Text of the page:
All About Amnesia, a Guest Post by Miranda Neville
Amnesia is one of the most reviled of romance tropes, right up there with secret babies, but it’s also immensely popular. There are few writers with long careers who fail to tackle it at some point. And why not? It delivers plots rich in conflict, deception, forgiveness–and secret babies.
I thought I’d read a lot of amnesia romances, but found I needed a refresher course, (assisted by AAR’s Special Title Listing). For me amnesia works best when the couple are somehow connected, whether or not the non-amnesiac partner is aware of the fact. When they are total strangers, most problems will be solved once the memory returns. I love it when the writer lets me in on the disaster that lies in wait. In Teresa Medeiros’ A Kiss to Remember, the heroine, desperate to find a husband, invents a whole life for the amnesiac man she finds in the woods. The reader has the delicious knowledge that the man she quickly falls in love with is, in fact, her worst enemy.
In romantic suspense the amnesiac is usually menaced by some unknown peril. Anne Stuart’s Winter’s Edge is a classic of this kind of plot: the heroine doesn’t know if her estranged husband is the one who wishes her dead; meanwhile the real villain must finish her off before she regains her memory. Just to add to the fun, the heroine feels like a different person from the character described to her. She–and we– have to learn why she was putting on an act and how it ruined her marriage.
One of the great appeals of the amnesia plot is seeing a character learn the hidden truth of his or her character or emotions while divorced from the preconceptions and prejudices of real life. Medeiros’ cruel duke becomes a good and kind man when freed from the bitterness of his unhappy upbringing. In Mary Balogh’s wonderfully melodramatic Deceived, a bride is kidnapped at the church door by her divorced husband and loses her memory from a blow to the head. He tells her they’ve been happily married for seven years and it seems right to her: without the knowledge of his supposed infidelity and long estrangement, she readily accepts that she loves the hero because, Big Misunderstanding aside, she does. And if you want complicated, try Lynne Graham’s The Sicilian’s Mistress. The amnesiac heroine lives quietly with her very straight-laced parents and her small son (secret baby!), whom she believes to be the result of a youthful indiscretion. Enter the Sicilian: turns out she was his mistress, whom, of course, he dumped when he “discovered” she was a slut. A mistress! Horrors! Plus he reveals she’s been adopted by the wrong parents.
The recovery of memory often stops a developing relationship in its tracks. The couple who fell in love when one member had no idea of his identity, has to fall in love all over again when he or she becomes a “different” person. Medeiros’ duke must forgive the heroine her deception. Balogh’s heroine must discover that her love for her husband was real. (And incidentally, SPOILER ALERT, reveal the existence of the secret baby.)
Amnesia creates a power imbalance. The character who loses his or her identity is automatically at a disadvantage. I don’t pretend to have read every amnesia romance out there, but it seems in contemporary romance it’s more often the woman who loses her memory, hence the popularity of the trope in the Harlequin Presents type of story which depends on male power and apparent female helplessness. In historicals it’s the opposite: with the inherent advantage of men in the past, amnesia turns the power differential on its head.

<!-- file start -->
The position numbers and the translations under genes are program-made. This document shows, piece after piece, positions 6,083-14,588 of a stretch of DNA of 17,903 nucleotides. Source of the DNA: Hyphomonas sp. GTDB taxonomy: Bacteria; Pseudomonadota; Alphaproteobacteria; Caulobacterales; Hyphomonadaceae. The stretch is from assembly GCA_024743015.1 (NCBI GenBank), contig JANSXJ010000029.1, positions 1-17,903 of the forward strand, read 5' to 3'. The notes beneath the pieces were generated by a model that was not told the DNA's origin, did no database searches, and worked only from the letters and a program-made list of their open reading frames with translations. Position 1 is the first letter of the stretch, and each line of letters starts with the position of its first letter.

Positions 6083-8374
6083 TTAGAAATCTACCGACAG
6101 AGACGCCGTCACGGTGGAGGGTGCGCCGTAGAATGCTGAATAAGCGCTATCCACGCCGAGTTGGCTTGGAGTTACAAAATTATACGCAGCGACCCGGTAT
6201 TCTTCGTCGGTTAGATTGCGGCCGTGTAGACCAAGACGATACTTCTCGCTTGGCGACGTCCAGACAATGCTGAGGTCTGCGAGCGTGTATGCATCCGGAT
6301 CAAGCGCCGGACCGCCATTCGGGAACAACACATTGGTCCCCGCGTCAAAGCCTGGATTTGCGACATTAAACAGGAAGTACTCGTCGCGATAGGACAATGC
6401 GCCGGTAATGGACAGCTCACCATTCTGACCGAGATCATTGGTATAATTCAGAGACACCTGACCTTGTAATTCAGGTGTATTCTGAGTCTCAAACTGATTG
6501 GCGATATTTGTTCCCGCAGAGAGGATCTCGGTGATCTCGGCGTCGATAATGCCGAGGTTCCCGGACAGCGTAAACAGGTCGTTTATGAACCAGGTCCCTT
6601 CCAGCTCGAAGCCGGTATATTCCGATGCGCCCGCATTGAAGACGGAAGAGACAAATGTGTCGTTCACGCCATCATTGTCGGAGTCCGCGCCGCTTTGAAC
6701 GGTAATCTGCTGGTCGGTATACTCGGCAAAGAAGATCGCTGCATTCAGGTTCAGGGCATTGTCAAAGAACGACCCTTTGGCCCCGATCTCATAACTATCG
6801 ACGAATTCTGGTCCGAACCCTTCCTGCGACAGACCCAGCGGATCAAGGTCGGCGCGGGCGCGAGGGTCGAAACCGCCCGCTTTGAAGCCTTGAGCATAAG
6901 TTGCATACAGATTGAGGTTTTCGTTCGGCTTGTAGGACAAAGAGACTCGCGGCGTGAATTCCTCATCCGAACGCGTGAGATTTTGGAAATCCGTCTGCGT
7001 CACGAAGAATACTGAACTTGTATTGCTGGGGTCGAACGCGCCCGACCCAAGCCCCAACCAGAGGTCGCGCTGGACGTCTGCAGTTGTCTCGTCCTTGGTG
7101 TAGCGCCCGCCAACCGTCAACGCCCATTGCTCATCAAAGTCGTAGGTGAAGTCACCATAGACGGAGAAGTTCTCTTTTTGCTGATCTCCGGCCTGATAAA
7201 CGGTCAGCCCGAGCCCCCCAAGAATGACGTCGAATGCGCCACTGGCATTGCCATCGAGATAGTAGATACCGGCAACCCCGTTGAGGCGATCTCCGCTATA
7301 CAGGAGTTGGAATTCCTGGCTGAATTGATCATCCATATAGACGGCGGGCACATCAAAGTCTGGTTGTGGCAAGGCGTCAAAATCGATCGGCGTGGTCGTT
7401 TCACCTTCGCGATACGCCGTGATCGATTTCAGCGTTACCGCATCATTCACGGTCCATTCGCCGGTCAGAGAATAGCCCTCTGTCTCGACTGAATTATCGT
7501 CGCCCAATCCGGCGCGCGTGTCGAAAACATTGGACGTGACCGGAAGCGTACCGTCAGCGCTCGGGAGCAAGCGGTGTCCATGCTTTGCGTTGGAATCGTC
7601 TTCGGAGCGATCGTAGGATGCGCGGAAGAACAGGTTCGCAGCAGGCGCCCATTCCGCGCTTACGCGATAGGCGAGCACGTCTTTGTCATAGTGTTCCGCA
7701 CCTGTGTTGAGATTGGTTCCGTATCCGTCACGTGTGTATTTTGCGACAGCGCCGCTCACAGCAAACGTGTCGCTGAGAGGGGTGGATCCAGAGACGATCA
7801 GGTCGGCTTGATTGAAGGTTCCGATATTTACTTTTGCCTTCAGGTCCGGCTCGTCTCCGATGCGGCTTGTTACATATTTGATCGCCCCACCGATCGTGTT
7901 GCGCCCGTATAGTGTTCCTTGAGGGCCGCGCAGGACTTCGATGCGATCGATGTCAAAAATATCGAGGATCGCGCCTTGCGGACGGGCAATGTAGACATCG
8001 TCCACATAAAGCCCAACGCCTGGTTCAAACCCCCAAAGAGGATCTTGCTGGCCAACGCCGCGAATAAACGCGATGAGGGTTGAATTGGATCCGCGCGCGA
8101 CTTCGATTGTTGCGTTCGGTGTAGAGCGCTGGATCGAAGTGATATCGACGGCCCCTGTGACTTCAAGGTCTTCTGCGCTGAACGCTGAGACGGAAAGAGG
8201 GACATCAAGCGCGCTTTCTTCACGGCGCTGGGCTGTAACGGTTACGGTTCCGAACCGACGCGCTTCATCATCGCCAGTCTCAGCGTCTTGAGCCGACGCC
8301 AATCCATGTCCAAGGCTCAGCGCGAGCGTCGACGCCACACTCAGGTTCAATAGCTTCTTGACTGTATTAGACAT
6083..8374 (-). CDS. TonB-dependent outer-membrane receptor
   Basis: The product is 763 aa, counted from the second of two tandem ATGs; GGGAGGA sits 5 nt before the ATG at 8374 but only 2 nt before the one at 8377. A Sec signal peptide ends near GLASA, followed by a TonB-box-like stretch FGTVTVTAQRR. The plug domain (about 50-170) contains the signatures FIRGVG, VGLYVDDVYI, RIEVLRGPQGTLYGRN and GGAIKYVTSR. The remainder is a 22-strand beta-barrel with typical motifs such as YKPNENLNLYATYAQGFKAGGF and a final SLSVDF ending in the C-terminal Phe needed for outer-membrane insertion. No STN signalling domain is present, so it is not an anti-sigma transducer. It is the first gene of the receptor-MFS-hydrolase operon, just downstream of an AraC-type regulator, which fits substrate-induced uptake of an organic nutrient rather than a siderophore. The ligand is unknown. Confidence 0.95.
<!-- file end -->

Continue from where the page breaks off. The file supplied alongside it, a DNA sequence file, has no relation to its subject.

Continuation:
When I decided to write an amnesia plot I got onto the trusty Google to find out the medical truth about the condition. I’m no doctor, but it didn’t take much to convince me that a realistic treatment of the illness wasn’t going to serve my purposes. One of the likely concomitants of memory loss is permanent brain damage: not a desirable condition for the hero or heroine of a romance. Clearly I had to get away from reality and use amnesia as a literary device, as writers more distinguished and successful than I have done. This decision gives the writer the advantage of defining the form temporary memory loss takes to fit the requirements of character and plot. So don’t read most amnesia books, including my own, with any expectation of medical accuracy.
The hero of The Amorous Education of Celia Seaton, Tarquin Compton, is a dandy and the kind of social leader who destroys a debutante with one quip. I’d already decided that a dandy needed to lose his clothes. Then it occurred to me that the persona of a society darling is such an artificial one that he needed to be stripped of his very identity to learn what’s underneath. And just for fun he finds himself stranded (almost naked) far away from his urban comfort zone in company with a woman who resents him for his careless destruction of her prospects.
An unforeseen challenge of writing the amnesia plot is the revelation of back story. A writer reveals the past through dialogue and internal monologue. But when a character has no knowledge of his past, there’s nothing to reveal. Initially I wrote a long section for my hero before he’s hit on the head, but my critique partner firmly informed me it was data dump. She was right, damn it. (I am not a writer who enjoys deleting 5000 words in a single blow.) I kept a brief pre-amnesia passage for Tarquin and left the reader to learn about him from the skewed perspective of the heroine and conclusions (mostly laughably wrong) drawn from his own fragmented memory.
By the way, this book is lamentably lacking in secret babies, but I make no promises for the future.
You can find out more about Miranda Neville’s new release, The Amorous Education of Celia Seaton, at her website.